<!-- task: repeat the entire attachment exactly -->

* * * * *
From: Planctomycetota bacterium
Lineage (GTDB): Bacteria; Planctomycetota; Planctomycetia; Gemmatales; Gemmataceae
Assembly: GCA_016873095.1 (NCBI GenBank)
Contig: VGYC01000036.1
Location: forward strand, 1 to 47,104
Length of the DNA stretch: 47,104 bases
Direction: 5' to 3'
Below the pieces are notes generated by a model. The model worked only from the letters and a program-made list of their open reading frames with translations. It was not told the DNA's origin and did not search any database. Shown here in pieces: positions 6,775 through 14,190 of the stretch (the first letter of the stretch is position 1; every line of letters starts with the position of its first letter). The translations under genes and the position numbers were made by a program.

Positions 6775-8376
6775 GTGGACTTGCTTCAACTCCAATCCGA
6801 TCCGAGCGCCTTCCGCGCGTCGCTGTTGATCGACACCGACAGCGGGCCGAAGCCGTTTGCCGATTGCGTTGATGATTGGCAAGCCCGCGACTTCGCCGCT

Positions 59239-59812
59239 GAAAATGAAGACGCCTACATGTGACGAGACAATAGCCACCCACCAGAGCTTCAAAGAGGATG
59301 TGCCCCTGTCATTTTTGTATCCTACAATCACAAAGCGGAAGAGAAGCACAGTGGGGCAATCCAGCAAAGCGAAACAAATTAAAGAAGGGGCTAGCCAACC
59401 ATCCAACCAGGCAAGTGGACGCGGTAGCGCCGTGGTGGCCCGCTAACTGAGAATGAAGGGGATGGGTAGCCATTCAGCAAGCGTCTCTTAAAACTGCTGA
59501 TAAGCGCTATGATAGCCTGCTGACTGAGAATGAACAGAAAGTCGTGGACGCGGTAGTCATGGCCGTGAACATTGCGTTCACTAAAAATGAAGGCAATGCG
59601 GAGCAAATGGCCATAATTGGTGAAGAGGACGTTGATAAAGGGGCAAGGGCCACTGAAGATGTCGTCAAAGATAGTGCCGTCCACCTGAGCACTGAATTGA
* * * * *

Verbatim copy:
From: Planctomycetota bacterium
Lineage (GTDB): Bacteria; Planctomycetota; Planctomycetia; Gemmatales; Gemmataceae
Assembly: GCA_016873095.1 (NCBI GenBank)
Contig: VGYC01000036.1
Location: forward strand, 1 to 47,104
Length of the DNA stretch: 47,104 bases
Direction: 5' to 3'
Below the pieces are notes generated by a model. The model worked only from the letters and a program-made list of their open reading frames with translations. It was not told the DNA's origin and did not search any database. Shown here in pieces: positions 6,775 through 14,190 of the stretch (the first letter of the stretch is position 1; every line of letters starts with the position of its first letter). The translations under genes and the position numbers were made by a program.

Positions 6775-8376
6775 GTGGACTTGCTTCAACTCCAATCCGA
6801 TCCGAGCGCCTTCCGCGCGTCGCTGTTGATCGACACCGACAGCGGGCCGAAGCCGTTTGCCGATTGCGTTGATGATTGGCAAGCCCGCGACTTCGCCGCT

Positions 59239-59812
59239 GAAAATGAAGACGCCTACATGTGACGAGACAATAGCCACCCACCAGAGCTTCAAAGAGGATG
59301 TGCCCCTGTCATTTTTGTATCCTACAATCACAAAGCGGAAGAGAAGCACAGTGGGGCAATCCAGCAAAGCGAAACAAATTAAAGAAGGGGCTAGCCAACC
59401 ATCCAACCAGGCAAGTGGACGCGGTAGCGCCGTGGTGGCCCGCTAACTGAGAATGAAGGGGATGGGTAGCCATTCAGCAAGCGTCTCTTAAAACTGCTGA
59501 TAAGCGCTATGATAGCCTGCTGACTGAGAATGAACAGAAAGTCGTGGACGCGGTAGTCATGGCCGTGAACATTGCGTTCACTAAAAATGAAGGCAATGCG
59601 GAGCAAATGGCCATAATTGGTGAAGAGGACGTTGATAAAGGGGCAAGGGCCACTGAAGATGTCGTCAAAGATAGTGCCGTCCACCTGAGCACTGAATTGA